Probably most would agree that his greatest historical contribution was his writing of history around the idea of Christian culture, an innovation which in turn expressed his conviction that culture is embodied religion.2 At the heart of culture lies religion: Dawson’s genius lay in his working out of this insight in a series of books and essays. These all, in one way or another, dealt with the idea of culture, but perhaps it is fair to say that, once having defined the relation of religion to culture, he was more interested in using this idea to write history than in pursuing its final philosophical foundations. This latter is the goal toward which we move here. The claim is that Dawson is still worth reading not just because he was an illuminating historian and a fine stylist, but because his organizing ideas, true in themselves, continue to provoke reflection on the nature of culture. At the same time, this reflection should be useful even for historians, inasmuch as it points to the need to make room for, and give priority to, apprehended meaning as the causa causarum in history.
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Dawson’s great merit was to combine the Romantics’ approach to form with the new sociology of his day,3 which also sought to understand societies as cultures, commonly under some such language as “world views.” What held a society together was its shared ideas about and attitudes toward the world, and its shared practices. One could argue that Dawson’s most memorable books are written in pursuit of the overarching shared vision of life of this or that society as it evolved over time, and then of the subcultures that composed each society, its doctors, warriors, or chiefs. The merit of this approach might be illustrated by comparing it with the outline of history still present, despite the inroads of subjects such as World History, in the curricula of most history departments in the United States. Typically, while denying that they are Eurocentric, these divide the history of the world into three epochs derived from the periodization of European history: ancient, medieval, and modern, probably with some residue of the Petrarchan equation of ancient with “Golden Age,” medieval with “decline,” and modern with “return to or progress along the right path.” As a schema, this does little more than replicate with a slight Western flavor what Mircea Eliade judged the most basic pattern of mythical thought across the world religions, the loss of a “once upon a time” (Eden) in a sad present (history), but with an Eden of possible recovery shining before us (utopia or, on a slightly less grand scale, a world made safe for democracy).4 How much better to use the approach of Dawson, who despite attacks coming from the historical community on the metaphors used in the grandiose views of an Oswald Spengler or Arnold Toynbee, did not disdain to use a kind of biological metaphor to talk about the history of cultures.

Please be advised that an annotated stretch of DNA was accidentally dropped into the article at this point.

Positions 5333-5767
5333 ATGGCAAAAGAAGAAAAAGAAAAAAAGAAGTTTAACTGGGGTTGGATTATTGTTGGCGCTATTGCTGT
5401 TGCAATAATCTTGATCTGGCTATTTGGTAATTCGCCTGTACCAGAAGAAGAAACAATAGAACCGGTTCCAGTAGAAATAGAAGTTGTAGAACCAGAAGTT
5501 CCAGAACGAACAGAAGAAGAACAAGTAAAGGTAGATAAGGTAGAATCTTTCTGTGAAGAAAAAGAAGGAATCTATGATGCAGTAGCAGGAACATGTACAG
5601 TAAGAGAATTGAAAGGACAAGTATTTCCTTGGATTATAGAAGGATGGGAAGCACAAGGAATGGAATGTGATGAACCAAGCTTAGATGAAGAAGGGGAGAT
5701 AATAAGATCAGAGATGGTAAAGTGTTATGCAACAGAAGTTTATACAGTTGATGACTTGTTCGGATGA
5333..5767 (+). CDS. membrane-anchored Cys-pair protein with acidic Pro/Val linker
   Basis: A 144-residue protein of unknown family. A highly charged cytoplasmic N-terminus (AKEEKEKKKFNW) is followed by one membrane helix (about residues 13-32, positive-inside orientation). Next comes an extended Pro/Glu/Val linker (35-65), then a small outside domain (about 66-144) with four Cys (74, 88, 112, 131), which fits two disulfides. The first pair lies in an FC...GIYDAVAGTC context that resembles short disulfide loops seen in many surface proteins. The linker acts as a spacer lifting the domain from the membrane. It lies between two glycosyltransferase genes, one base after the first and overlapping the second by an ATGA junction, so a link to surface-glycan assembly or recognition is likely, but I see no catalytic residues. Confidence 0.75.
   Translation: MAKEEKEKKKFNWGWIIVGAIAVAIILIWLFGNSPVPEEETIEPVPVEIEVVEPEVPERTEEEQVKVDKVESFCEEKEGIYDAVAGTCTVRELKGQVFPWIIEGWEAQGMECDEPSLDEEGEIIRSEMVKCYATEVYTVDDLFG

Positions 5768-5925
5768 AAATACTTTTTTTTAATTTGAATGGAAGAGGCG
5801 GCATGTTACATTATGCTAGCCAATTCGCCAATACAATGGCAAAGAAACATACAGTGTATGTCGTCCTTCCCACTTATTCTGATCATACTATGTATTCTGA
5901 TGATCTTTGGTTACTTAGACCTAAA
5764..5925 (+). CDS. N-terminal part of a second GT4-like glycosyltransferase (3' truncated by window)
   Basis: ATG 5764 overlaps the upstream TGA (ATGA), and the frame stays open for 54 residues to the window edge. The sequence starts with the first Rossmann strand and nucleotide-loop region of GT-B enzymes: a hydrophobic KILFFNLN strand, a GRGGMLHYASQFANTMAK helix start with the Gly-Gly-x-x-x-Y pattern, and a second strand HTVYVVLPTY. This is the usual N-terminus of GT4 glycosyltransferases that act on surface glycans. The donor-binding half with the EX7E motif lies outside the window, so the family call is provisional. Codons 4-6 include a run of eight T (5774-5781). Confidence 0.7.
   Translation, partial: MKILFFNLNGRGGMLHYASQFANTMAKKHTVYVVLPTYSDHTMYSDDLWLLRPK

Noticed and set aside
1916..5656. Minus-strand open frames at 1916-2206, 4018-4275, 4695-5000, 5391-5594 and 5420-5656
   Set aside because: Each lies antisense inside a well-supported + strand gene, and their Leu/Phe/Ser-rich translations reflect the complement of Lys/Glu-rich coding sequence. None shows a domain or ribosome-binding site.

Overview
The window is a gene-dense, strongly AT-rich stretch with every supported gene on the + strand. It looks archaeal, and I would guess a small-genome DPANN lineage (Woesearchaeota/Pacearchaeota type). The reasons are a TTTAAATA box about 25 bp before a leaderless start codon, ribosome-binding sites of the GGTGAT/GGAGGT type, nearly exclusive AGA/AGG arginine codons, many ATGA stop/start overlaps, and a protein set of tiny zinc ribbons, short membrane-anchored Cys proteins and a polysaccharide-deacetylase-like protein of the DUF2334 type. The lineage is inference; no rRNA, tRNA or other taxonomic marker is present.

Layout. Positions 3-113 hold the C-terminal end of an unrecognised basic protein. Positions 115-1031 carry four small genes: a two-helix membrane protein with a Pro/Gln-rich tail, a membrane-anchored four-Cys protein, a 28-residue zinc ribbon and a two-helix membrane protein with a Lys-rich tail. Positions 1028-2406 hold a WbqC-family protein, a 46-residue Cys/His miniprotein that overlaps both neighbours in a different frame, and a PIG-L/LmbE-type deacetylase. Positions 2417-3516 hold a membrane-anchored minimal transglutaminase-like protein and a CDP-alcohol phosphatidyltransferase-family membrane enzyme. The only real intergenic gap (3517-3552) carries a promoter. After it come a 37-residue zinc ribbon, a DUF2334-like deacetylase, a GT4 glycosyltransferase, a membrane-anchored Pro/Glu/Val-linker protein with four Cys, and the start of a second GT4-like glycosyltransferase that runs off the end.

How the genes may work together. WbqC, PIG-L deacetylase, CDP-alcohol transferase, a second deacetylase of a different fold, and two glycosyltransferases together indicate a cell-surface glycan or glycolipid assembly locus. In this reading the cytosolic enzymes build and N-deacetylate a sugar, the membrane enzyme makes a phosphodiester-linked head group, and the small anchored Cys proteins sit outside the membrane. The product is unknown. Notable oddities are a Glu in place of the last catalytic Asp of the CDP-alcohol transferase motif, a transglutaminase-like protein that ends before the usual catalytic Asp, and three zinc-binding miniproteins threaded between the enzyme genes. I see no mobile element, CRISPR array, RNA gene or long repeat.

Dawson consciously decided on “culture” as a better word than “civilization” to speak of his interests. “Civilization,” as derived from civitas, had too urban and intellectual an association for him. If he was to talk globally about human communal life, a good deal of which had not centered on cities, the better word was “culture,” for, coming from cultus, this could designate any habit of being or shared pattern of life, urban, rural, nomadic, agricultural, familial, or monastic. It also suggested that life, like religio, is typically tied to the gods, that is, that human communities commonly are part of a larger community of God and man. This is why culture is embodied religion. Only those of us who have inherited the prolonged attempt of recent centuries to undo the ties between religion and culture, to separate God from man, to marginalize religion, cannot see this. Man’s usual situation for most of history has been within a religious community composed of gods and men.